Logical operators are used to * perform boolean operations* on values and variables. These operators are used in conditional structures and loops to combine multiple conditions and obtain a final result.

The most common logical operators are `AND`

, `OR`

, and `NOT`

:

Operator | Example |
---|---|

AND | true AND true = true |

OR | true OR false = true |

NOT | NOT true = false |

## AND and OR Operators

The `AND`

and `OR`

operations are **basic logical operations**, whose results are given by the following table.

A | B | A AND B | A OR B |
---|---|---|---|

False | False | False | False |

False | True | False | True |

True | False | False | True |

True | True | True | True |

`AND`

returns`true`

if both operands are`true`

, and`false`

otherwise.`OR`

returns`true`

if at least one of the operands is`true`

.

If you think about it a bit, **it’s the sense we usually use for the word AND and OR**, respectively, in everyday usage.

For example, when you say

I take the coat if it rains AND it’s cold

You take the coat only if both conditions are met at the same time.

Whereas when you say,

I take the coat if it rains OR it’s cold

You take the coat if at least one of the two conditions is met.

## NOT Operators

On the other hand, the `NOT`

operator is very simple and just inverts a logical value.

A | NOT A |
---|---|

False | True |

True | False |

The tables we have seen are associated with Boolean algebra, and are usually called **truth tables**.

## Example in Different Languages

In languages with syntax derived from C, the operators are `&&`

, `||`

, and `!`

.

Operator | Example |
---|---|

AND | true && true = true |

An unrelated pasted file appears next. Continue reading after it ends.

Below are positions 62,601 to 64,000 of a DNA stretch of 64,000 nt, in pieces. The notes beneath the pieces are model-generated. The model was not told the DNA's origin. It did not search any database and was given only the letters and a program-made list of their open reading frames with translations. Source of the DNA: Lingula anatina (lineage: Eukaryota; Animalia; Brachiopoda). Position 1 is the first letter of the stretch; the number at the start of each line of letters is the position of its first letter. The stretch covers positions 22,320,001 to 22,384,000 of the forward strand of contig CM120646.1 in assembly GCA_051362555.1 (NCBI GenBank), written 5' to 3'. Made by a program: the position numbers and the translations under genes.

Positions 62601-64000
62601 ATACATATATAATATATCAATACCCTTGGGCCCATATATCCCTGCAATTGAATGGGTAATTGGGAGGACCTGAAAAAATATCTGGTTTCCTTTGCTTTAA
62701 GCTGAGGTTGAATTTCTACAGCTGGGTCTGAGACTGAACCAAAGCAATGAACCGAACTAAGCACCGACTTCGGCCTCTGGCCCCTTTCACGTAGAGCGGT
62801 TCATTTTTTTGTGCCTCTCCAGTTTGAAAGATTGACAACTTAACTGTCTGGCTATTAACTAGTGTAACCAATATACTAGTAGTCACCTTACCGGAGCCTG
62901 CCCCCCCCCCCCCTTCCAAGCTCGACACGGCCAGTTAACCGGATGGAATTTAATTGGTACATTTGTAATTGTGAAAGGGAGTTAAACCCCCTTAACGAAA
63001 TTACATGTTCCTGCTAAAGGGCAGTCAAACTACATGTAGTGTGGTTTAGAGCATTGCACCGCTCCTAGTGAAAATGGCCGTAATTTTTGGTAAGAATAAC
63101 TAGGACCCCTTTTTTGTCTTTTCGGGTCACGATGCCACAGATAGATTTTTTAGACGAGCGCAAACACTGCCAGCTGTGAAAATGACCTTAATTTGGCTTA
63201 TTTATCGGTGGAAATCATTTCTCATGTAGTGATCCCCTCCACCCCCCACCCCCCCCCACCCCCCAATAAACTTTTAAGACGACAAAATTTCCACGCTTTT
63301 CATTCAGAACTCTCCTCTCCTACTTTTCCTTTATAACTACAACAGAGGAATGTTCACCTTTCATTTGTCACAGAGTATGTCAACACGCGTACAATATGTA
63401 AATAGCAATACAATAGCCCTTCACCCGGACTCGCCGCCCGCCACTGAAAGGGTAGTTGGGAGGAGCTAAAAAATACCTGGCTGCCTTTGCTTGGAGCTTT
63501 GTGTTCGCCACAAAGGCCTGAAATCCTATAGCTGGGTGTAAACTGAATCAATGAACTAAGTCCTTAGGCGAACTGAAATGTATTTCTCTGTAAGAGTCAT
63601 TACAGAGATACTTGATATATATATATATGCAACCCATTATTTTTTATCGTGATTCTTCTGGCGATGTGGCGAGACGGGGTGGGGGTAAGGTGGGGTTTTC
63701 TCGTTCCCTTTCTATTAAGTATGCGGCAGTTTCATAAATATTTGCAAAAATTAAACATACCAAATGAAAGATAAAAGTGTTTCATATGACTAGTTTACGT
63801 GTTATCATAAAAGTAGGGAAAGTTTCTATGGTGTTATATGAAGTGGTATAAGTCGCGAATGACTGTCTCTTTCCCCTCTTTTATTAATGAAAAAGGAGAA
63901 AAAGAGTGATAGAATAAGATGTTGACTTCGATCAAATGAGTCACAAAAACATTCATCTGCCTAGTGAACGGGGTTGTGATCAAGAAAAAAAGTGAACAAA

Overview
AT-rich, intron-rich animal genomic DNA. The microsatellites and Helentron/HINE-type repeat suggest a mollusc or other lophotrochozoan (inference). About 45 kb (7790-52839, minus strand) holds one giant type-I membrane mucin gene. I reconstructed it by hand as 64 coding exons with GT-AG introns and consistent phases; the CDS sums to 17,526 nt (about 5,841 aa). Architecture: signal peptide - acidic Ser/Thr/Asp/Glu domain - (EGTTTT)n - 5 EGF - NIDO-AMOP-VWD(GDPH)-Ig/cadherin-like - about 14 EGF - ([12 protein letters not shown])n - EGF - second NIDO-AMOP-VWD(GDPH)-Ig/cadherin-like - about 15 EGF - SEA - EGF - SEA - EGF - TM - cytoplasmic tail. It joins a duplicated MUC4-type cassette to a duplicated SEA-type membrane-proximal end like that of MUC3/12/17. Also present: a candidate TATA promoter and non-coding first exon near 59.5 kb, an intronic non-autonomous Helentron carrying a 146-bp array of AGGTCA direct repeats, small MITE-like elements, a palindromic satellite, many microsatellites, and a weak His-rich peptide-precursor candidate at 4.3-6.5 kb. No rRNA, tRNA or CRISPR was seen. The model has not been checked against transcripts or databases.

OR | true || false = true |

NOT | !true = false |

For example, in C, C++, C#, and Java, the logical operators are identical and have the following form.

```
bool or_a_b = a || b;
bool and_a_b = a && b;
bool not_a_b = !a;
```

Which is identical to the case of JavaScript, with the only difference being that the variable is declared with the keyword `let`

.

```
let or_a_b = a || b;
let and_a_b = a && b;
let not_a_b = !a;
```

Other languages, such as Python, SQL, or VB, use the words `AND`

, `OR`

, and `NOT`

as operators. For example, the previous examples would look like this in Python.

```
or_a_b = a or b
and_a_b = a and b
not_a_b = not a
```

## Short-Circuited Operators

In many languages, both `AND`

and `OR`

offer short-circuited versions. These operators are a mechanism to **speed up the evaluation of expressions**.

A short-circuited operator * stops the evaluation as soon as it knows the result* without needing to evaluate the rest of the operators.

This is done using the “trick” that an operation with multiple `AND`

s will be `false`

as long as one of the members is `false`

. Similarly, a series of conditions with `OR`

will be `true`

as long as one of its members is `true`

.

We can use this to speed up the calculation of expressions, which is precisely what the short-circuited versions do.

`AND`

stops the evaluation as soon as it finds a`false`

, and evaluates the expression to`false`

.`OR`

stops the evaluation as soon as it finds a`true`

, and evaluates the expression to`true`

.

That is,

Operator | Example |
---|---|

AND (&&) | false && (this will not be evaluated) |

OR (||) | true || (this will not be evaluated) |

For example, in this expression from C#,

```
// if (a > b) is true
// (c < d) will never be evaluated
bool result = (a > b) && (c < d);
```

In general, we will almost always use the short-circuited versions of the operators because they are more efficient.